Some artists make portraits that do not show what the subject looked like physically. Portraits can be abstract and may have symbols that tell you about the person. One such artist who created abstract, symbolic portraits was

Giuseppe Arcimboldo.
He painted many portraits about ideas such as the seasons, fire, air, and the earth, using everyday objects to show the parts of the face.

Now create a portrait that makes a statement about an idea that is important to you. Brainstorm a list of ideas that you could communicate with a portrait. Many artists have used their art to make people think about war, poverty, racism, violence, and oppression. Other artists, like Morisot and Cassatt, used portraits to show and celebrate motherhood. You may want to focus on a personal experience. Think about what you want your artwork to do. Do you want people to become aware of a problem? Do you want to urge people to act in a certain way? Will people need to have more information about your idea than they get just by looking at your artwork? You can include a descriptive title or even write a short paragraph about your art work.

Technique Demonstration: Face Proportions (Front View)
Many artists want to make realistic portraits that show how someone looks. To do this, you have to learn about face proportion. Are you ready? We’ll start with a front view.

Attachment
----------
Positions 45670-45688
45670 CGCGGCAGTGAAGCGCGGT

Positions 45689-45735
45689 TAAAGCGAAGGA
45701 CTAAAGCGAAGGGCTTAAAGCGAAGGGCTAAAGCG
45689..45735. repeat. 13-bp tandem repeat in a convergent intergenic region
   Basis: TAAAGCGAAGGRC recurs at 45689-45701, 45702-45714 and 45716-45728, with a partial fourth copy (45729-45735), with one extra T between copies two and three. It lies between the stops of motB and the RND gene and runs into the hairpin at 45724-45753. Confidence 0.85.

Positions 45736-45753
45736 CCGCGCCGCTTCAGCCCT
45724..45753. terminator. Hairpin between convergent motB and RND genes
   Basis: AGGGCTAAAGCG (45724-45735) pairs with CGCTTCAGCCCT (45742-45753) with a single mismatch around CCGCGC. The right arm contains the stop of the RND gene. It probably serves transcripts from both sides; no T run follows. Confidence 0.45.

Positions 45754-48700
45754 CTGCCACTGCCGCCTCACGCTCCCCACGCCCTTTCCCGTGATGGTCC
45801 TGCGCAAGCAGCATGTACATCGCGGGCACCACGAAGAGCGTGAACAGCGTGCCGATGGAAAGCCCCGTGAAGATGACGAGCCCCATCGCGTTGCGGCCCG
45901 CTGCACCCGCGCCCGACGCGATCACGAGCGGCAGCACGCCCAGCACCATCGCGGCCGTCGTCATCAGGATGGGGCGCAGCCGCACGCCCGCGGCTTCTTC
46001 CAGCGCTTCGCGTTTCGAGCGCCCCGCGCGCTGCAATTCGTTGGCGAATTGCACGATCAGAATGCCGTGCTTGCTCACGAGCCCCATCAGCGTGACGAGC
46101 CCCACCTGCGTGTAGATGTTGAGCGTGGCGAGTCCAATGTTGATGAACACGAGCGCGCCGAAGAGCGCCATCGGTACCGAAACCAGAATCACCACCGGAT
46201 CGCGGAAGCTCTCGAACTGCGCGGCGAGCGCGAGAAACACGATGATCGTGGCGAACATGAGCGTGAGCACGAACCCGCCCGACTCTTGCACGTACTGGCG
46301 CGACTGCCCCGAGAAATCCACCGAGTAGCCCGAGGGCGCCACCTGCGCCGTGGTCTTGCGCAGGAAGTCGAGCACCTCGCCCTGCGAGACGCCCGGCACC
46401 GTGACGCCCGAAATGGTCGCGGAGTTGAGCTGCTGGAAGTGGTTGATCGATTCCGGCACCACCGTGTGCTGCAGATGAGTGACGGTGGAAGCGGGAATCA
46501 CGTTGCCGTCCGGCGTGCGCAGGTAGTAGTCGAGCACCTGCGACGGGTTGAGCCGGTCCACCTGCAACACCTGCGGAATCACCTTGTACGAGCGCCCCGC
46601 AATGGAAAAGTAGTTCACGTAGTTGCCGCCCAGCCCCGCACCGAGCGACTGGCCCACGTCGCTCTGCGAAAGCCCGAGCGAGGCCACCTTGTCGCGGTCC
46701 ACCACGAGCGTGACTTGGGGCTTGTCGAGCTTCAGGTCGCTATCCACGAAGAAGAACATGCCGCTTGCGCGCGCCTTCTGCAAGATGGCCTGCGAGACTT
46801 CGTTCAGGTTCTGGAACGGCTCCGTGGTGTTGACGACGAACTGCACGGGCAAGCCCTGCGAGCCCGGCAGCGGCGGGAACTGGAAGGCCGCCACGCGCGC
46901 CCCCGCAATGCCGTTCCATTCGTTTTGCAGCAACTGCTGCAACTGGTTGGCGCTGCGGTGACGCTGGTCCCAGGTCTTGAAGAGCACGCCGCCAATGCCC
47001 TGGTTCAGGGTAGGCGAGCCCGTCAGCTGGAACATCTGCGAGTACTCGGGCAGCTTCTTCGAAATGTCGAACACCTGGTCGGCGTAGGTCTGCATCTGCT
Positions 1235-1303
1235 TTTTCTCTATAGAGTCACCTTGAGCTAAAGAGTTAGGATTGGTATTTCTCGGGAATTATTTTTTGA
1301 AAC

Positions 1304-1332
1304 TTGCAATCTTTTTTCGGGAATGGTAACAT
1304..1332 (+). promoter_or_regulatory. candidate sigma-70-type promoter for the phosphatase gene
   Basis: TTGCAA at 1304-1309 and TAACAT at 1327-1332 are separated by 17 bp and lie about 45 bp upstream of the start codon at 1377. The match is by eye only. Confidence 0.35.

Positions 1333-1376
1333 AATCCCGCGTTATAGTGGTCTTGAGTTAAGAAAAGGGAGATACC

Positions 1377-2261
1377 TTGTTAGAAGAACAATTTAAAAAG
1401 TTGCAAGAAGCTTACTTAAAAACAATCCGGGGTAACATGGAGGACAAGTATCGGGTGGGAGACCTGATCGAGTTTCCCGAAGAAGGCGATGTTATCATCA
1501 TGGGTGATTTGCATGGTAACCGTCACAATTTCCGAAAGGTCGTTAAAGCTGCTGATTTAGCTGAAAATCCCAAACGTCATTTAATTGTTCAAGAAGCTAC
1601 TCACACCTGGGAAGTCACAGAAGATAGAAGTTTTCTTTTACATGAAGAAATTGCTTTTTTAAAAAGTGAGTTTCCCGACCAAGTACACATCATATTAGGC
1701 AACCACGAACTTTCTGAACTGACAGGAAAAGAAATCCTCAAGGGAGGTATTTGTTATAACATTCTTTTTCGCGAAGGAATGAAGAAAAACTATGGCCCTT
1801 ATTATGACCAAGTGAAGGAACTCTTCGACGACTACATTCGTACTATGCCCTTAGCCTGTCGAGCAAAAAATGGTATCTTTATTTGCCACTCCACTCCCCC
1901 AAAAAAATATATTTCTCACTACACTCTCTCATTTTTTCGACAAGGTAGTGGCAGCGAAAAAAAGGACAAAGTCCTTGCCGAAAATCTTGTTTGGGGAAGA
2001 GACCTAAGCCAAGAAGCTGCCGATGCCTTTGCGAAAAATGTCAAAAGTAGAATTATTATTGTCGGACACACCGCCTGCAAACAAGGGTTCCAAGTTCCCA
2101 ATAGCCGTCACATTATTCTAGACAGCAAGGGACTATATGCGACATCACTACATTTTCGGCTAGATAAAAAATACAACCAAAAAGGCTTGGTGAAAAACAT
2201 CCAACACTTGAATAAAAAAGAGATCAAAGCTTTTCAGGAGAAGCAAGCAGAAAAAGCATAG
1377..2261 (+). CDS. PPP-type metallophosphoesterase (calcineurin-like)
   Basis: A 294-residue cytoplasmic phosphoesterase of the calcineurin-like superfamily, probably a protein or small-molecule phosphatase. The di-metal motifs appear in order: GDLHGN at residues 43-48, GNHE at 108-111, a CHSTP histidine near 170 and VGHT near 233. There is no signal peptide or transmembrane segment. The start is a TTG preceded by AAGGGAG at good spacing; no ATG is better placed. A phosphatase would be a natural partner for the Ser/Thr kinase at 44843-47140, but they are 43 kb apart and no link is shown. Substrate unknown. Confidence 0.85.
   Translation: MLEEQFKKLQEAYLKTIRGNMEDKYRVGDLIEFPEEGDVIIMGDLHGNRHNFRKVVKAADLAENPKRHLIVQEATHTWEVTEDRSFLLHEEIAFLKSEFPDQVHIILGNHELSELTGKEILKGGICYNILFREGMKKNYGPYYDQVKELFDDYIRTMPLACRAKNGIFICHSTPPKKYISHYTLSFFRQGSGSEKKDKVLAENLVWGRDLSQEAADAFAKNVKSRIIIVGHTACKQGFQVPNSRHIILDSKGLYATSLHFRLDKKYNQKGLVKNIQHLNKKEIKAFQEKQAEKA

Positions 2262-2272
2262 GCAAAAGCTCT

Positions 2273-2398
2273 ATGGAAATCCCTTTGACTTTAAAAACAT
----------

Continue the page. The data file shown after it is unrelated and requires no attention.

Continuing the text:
1. HEAD. Draw a large head shape on your paper.

2. EYES. Eyes are halfway down the face. So use your ruler to divide your head in half with a horizontal line. Draw lightly (you may want to erase it later).

This will look a little alien until you add eyebrows and hair. But don't draw the eyes too high!

If you look at someone face on, they will have room for five eyes across the front of their face! You can divide the horizontal line into five equal spaces to figure out how big to make the eyes.

Now draw the eye shapes—you can draw five to start with to help you remember the size and spacing.

3. NOSE. The size of the nose depends on the person. The bottom of the nose is often as wide as the inside corners of the eyes. So you can draw two lines down from the inside corners of the eyes. Usually, the bottom of the nose is halfway between the eye line and the bottom of the chin.

Now you have a "nose box"—draw the nose!

4. MOUTH. Draw another line half way between the nose and the chin.

Mouths are right above this line. The width of the mouth depends on the person’s expression. But the corners of a relaxed mouth line up with the middle of the eye. Draw two vertical lines down from the pupils of the eye.